Recently, I have been reading, “The Courage to Teach” by Parker Palmer. Within the text, Parker discusses the inner life of a teacher as well as some of the difficulties that face teachers. While I highly encourage you to read the book, even if you are not a teacher, I have found myself particularly struck by this idea that as a teacher it is my job to be vulnerable and transparent with my students. According to Palmer, an effective teacher – one who is able to connect with and inspire one’s students – is a teacher who’s deeply connected to one’s subject and able to model that relationship for one’s students.
This modeling according to Palmer is not one of perfection or showmanship, but instead one of honest vulnerability. By this he means that some times some of our biggest struggles or set backs can become our best teaching moments because they enable our students to be able to see a bit of themselves within us and us within them.
I have found myself thinking about this idea quite a bit lately because I have received some feedback that as a teacher I might be more effective if I allowed a bit of visibility behind the wall I have created between myself and my students. For like Palmer discusses, there are some times when I feel that my teaching is a mini performance. I am aware I work diligently to smooth over my rough edges so I can present a clean image of the well-prepared and “put together” yoga teacher.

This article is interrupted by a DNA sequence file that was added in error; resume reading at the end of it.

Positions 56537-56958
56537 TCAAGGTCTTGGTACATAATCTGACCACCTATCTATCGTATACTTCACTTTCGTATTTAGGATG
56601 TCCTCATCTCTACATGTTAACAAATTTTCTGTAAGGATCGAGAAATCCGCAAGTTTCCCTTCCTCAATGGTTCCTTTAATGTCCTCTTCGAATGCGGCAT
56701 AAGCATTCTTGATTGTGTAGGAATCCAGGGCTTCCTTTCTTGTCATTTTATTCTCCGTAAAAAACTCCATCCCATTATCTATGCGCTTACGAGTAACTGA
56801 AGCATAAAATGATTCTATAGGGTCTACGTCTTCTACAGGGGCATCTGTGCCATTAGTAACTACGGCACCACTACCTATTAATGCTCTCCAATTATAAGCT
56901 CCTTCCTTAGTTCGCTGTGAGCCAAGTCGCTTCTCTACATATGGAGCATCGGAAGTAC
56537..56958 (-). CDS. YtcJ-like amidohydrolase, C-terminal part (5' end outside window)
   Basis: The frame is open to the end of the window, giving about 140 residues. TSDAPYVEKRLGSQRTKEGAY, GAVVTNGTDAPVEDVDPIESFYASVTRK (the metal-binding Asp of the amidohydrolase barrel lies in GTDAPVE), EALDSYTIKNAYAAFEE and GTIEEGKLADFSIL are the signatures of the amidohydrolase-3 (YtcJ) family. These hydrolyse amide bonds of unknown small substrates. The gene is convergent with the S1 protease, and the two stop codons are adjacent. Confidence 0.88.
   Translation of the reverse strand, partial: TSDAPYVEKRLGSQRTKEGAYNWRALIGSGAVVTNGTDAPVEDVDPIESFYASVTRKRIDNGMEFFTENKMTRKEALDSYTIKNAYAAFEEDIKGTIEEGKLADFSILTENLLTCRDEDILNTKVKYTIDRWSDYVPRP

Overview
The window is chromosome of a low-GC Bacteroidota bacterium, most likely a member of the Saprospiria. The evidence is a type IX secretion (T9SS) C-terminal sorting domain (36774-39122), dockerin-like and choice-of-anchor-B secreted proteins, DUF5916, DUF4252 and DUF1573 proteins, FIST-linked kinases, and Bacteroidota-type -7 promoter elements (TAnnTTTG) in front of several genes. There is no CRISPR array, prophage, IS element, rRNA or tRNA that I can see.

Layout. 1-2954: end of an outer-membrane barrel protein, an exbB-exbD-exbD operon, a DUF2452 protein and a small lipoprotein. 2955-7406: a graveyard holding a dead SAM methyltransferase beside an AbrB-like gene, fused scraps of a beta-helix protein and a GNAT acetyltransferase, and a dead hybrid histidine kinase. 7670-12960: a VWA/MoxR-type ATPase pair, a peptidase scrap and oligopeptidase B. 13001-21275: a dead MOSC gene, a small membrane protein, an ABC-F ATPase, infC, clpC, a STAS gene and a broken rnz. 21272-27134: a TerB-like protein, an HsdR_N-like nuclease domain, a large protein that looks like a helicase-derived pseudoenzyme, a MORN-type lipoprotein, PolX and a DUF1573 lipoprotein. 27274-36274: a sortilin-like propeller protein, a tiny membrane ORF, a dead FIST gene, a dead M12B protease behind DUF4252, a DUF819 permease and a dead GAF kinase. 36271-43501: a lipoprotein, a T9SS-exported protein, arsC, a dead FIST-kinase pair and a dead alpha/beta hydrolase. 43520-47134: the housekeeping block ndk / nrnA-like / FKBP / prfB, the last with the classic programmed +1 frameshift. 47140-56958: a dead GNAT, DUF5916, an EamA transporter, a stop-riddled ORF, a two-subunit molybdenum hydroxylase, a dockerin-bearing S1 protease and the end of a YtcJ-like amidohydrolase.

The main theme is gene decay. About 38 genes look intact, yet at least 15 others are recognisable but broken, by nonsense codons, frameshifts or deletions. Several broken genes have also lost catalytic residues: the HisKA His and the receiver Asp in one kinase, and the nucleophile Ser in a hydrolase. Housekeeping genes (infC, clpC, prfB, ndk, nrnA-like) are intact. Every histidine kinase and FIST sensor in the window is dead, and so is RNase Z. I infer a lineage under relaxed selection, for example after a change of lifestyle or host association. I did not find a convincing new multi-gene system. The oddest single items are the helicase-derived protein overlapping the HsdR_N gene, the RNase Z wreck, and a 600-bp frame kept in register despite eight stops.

I do all this, as Palmer eloquently discusses, because there is a deep inherent fear that if I show up as I am, I will be rejected as irrelevant, unworthy, unlikeable, and unloveable. In such instances, it feels like I am trying to prove my worth in some high school popularity contest.
The irony – as pointed out by Palmer (as well as others like Brene Brown) – is that without revealing ourselves as we are, we don’t present others with the opportunity to really connect with us or the aspects of themselves that we mirror for them.
The question I have for you, the one I am working to answer for myself this week is, In what ways do you hide aspects of who you are out of a fear that certain aspects of who you are are not good enough? Maybe this question is applicable within your interpersonal relationships where you either keep silent or physically, mentally, or emotionally distance your self from others? Maybe this question is applicable within your working life where you attempt to hide your mistakes, struggles, and setbacks out of some banal attempt to seem competent and reliable? Or maybe within your physical body and asana practice, you may hide both your strengths as well as limitations?
Whatever it is for you, can you imagine for a moment that the very thing you may be attempting to hide out of an attempt to keep a connection, maybe the very thing you need to reveal in order to deepen a connection?
Please take a few moments to sit quietly with your thoughts and notice what comes up.